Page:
• Primary Sites
    • Secondary Sites
    • SMS Provider(s)
    • Console(s)

    Additionally it contains updates for the following components:

    • CAS
    • Primary Sites
    • Secondary Sites
    • SMS Provider(s)
    • Consoles
    • Clients

    The lab infrastructure on which we will implement the CU is rather small: a standalone primary site with the site database and all site system roles installed on a single server. Additionally there is one remote Distribution Point. There are no secondary sites.

Primary Site

A CU implementation needs to be done from top to bottom so we start with the site server first.  Make sure there are no console connections open and then run the installer with elevated privileges.

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The installation wizard is started:

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Click Next on the welcome screen.

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Accept the license terms and click Next.

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Review all checks and click Next.

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Leave the option to install the update for the console and click Next.

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Leave the option to update the Site Database and click Next.

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As part of the setup process Configuration Manager can create packages to update other components part of the environment. Leave the options to have these packages created and click Next.

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Leave the default options for the first Update Package and click Next.

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Leave the default options for the update package for consoles and click Next.

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And finally also leave the default options for the remaining packages for clients. Click Next.

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Review the setup summary and click Install to kick off the installation.

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Installation progress is shown.

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If you are interested in what is happening under the hood make sure to have a look at the installation log files in the %windir%\temp directory.

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Click Next once all steps have been completed successfully.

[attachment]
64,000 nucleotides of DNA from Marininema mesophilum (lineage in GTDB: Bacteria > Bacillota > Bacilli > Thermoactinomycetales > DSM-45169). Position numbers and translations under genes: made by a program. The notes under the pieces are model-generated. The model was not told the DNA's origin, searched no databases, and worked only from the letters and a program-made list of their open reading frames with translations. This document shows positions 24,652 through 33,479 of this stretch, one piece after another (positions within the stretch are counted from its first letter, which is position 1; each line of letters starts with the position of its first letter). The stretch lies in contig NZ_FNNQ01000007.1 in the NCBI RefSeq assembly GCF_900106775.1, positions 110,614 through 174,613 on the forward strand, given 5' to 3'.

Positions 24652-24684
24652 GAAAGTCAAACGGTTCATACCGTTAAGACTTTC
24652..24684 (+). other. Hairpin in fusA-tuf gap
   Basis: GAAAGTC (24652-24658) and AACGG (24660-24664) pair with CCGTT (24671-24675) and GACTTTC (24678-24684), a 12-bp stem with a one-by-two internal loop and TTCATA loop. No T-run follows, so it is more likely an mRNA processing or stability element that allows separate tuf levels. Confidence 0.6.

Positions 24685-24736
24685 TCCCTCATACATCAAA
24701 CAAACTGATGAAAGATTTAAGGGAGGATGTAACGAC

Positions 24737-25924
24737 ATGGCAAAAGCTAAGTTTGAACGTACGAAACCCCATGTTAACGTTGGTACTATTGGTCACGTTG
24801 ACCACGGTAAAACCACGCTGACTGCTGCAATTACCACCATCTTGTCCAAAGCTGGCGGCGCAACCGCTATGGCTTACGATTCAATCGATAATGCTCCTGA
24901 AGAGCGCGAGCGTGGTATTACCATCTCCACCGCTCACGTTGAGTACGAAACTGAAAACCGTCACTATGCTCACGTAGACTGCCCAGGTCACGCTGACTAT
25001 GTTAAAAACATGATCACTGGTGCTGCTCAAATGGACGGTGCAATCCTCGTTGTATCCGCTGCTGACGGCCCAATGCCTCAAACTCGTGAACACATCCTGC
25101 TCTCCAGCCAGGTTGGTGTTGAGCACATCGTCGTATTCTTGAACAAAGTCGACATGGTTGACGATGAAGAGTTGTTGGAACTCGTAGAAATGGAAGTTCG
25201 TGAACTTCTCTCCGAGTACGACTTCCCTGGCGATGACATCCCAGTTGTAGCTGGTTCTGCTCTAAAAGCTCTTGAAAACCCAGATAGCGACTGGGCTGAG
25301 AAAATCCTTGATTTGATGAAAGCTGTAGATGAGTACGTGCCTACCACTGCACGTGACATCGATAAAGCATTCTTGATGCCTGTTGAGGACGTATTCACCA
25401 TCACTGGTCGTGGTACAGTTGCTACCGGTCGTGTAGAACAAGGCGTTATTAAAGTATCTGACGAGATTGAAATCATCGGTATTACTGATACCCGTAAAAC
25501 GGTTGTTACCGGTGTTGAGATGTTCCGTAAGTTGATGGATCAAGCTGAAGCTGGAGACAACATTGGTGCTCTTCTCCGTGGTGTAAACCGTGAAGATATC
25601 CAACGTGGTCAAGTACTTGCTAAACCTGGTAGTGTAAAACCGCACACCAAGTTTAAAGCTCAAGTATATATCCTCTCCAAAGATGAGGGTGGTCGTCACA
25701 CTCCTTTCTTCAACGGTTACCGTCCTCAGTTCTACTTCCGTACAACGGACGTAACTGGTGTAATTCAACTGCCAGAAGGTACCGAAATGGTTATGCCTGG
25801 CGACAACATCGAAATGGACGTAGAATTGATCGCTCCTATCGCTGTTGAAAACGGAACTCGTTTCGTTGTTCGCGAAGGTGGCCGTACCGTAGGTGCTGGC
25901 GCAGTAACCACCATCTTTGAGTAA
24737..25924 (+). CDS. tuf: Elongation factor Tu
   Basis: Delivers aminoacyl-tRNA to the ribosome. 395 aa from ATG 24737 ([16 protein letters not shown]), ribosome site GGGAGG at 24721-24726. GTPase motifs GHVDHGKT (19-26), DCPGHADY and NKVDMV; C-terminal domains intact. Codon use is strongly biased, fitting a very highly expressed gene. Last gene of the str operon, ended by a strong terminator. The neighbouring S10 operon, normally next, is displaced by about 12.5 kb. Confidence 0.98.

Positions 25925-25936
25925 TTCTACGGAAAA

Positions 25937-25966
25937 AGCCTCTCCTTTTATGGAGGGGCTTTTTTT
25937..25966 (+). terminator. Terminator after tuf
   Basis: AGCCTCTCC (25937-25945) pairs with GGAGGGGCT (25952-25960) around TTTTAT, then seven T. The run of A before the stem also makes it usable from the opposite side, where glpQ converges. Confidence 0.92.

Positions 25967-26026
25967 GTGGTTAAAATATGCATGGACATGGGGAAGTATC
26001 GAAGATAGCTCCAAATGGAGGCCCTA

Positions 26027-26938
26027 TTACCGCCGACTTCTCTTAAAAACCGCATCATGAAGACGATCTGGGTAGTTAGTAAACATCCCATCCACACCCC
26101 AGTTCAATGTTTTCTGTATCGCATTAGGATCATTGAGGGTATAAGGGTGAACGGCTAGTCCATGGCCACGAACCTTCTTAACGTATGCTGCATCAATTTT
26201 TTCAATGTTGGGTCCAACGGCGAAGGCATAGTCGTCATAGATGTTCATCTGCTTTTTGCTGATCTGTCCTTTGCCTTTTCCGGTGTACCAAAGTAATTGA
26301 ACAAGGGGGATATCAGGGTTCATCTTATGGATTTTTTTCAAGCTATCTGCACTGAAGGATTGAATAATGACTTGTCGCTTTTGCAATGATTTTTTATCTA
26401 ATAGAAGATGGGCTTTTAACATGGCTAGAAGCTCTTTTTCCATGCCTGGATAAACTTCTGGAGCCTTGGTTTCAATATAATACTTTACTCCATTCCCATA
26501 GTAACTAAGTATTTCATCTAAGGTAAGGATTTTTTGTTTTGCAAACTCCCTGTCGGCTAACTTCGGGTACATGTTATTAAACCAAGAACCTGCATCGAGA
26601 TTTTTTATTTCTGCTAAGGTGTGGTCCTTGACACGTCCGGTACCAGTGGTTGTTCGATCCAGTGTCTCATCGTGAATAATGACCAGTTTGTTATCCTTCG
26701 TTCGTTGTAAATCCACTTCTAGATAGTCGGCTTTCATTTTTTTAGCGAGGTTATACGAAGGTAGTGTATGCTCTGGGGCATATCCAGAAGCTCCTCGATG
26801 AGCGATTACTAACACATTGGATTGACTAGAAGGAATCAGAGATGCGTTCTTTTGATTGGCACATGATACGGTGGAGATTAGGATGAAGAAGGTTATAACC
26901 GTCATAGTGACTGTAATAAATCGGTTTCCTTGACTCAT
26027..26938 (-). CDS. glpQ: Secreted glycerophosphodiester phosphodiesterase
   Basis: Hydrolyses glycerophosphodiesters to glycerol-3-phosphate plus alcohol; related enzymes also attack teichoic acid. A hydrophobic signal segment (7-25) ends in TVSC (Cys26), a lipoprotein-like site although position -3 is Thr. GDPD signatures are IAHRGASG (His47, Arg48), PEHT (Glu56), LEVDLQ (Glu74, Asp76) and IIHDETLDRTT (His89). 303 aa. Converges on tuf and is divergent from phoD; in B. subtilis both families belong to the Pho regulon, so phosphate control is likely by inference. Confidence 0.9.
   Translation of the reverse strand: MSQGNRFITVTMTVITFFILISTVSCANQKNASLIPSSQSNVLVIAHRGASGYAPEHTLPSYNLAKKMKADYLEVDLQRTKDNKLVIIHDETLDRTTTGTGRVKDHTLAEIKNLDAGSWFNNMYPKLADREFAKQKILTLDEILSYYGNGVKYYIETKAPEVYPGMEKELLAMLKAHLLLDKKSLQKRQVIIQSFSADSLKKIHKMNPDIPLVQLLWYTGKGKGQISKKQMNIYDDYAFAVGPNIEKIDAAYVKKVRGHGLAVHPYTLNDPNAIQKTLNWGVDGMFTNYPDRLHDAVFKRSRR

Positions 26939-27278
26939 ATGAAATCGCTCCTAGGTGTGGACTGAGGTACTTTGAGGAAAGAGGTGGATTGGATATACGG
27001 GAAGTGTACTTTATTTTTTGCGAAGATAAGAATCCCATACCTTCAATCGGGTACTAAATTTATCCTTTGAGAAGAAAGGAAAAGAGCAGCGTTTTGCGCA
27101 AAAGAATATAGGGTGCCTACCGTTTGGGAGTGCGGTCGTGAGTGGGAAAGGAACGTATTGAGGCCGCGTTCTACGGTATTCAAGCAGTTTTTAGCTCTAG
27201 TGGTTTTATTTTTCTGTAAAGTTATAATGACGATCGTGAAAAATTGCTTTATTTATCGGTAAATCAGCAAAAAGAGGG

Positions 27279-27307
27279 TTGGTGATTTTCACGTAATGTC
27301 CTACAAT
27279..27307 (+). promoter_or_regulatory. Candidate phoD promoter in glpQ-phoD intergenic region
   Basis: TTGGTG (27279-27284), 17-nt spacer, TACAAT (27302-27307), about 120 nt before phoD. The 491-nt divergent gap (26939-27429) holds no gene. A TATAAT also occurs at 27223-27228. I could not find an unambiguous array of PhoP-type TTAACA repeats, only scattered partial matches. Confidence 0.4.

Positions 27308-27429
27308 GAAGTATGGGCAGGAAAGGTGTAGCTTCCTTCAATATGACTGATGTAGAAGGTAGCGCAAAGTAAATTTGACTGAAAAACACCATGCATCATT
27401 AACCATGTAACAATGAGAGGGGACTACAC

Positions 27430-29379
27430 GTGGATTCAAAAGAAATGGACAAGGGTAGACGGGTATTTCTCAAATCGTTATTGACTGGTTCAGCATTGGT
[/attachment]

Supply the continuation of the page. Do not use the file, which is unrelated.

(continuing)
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Click Finish and restart the server.

In ARP there should be two entries indicating that the Cumulative Update was installed on the system: one for the site server and one for the console. Both are shown in the screenshot below:

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Also in the registry the CU level for the site can be verified:

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When opening the About Configuration Manager window from the console the version should show 5.0.7958.1203

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Remember that at one point we opted to have packages created to implement the CU on other components. These packages are now available in the Software Library workspace:

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Do not forget to distribute the content for these packages to your Distribution Points. This is not something that is done automatically!

 

Secondary Sites

If there are any Secondary Sites in your environment the next step is to implement the CU on those sites. The server update package can be used to automate this. To target the site servers a collection can be built which is populated based on the following query:

    • select SMS_R_SYSTEM.ResourceID,SMS_R_SYSTEM.ResourceType,SMS_R_SYSTEM.Name, SMS_R_SYSTEM.SMSUniqueIdentifier,SMS_R_SYSTEM.ResourceDomainORWorkgroup,
      SMS_R_SYSTEM.Client from SMS_R_System inner join SMS_G_System_ADD_REMOVE_PROGRAMS_64 on SMS_G_System_ADD_REMOVE_PROGRAMS_64.ResourceId = SMS_R_System.ResourceId where SMS_G_System_ADD_REMOVE_PROGRAMS_64.DisplayName = "System Center 2012 R2 Configuration Manager Secondary Site Setup"

    Consoles

    As part of the implementation process on the site server the locally installed console was updated as well. Any remote consoles in the environment can be updated using the console upgrade package which was automatically created during the installation process.

    To build a collection containing the machines with the console installed the following query could be used: